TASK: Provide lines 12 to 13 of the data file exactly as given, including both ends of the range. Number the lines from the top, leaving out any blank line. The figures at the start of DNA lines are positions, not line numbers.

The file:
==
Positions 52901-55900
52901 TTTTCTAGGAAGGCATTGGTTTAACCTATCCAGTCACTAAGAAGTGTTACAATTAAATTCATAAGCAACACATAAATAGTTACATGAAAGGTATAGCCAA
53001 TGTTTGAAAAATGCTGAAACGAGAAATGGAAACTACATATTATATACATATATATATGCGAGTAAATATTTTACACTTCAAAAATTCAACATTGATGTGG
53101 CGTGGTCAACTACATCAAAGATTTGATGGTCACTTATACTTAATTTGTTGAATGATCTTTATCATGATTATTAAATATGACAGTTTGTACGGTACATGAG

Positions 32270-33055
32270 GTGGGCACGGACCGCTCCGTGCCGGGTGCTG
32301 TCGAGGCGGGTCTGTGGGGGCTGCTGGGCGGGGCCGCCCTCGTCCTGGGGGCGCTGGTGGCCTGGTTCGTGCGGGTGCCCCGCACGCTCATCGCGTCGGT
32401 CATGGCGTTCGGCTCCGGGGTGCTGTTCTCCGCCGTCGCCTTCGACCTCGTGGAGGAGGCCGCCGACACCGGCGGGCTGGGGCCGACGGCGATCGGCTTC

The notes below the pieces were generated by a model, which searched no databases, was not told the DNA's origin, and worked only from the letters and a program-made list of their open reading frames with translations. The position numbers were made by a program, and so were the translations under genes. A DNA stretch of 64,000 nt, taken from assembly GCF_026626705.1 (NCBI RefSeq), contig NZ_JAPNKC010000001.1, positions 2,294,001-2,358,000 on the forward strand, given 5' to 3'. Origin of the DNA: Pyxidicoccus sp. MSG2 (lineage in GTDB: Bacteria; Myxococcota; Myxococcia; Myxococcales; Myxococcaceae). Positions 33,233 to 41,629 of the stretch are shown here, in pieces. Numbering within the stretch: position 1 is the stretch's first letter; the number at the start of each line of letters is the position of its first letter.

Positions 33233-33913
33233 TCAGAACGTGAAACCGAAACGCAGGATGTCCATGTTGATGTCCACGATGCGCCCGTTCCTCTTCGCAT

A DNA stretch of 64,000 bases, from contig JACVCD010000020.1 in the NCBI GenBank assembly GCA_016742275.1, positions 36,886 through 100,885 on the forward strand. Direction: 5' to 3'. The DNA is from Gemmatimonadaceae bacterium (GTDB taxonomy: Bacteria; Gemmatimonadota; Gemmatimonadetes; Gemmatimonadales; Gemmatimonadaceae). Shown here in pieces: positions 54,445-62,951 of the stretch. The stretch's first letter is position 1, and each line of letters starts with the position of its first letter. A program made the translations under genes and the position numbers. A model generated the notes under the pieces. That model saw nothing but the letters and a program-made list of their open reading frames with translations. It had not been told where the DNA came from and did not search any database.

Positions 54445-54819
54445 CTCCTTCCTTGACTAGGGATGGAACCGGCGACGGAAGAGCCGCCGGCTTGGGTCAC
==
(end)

A DNA stretch of 64,000 bases, from contig JACVCD010000020.1 in the NCBI GenBank assembly GCA_016742275.1, positions 36,886 through 100,885 on the forward strand. Direction: 5' to 3'. The DNA is from Gemmatimonadaceae bacterium (GTDB taxonomy: Bacteria; Gemmatimonadota; Gemmatimonadetes; Gemmatimonadales; Gemmatimonadaceae). Shown here in pieces: positions 54,445-62,951 of the stretch. The stretch's first letter is position 1, and each line of letters starts with the position of its first letter. A program made the translations under genes and the position numbers. A model generated the notes under the pieces. That model saw nothing but the letters and a program-made list of their open reading frames with translations. It had not been told where the DNA came from and did not search any database.

Positions 54445-54819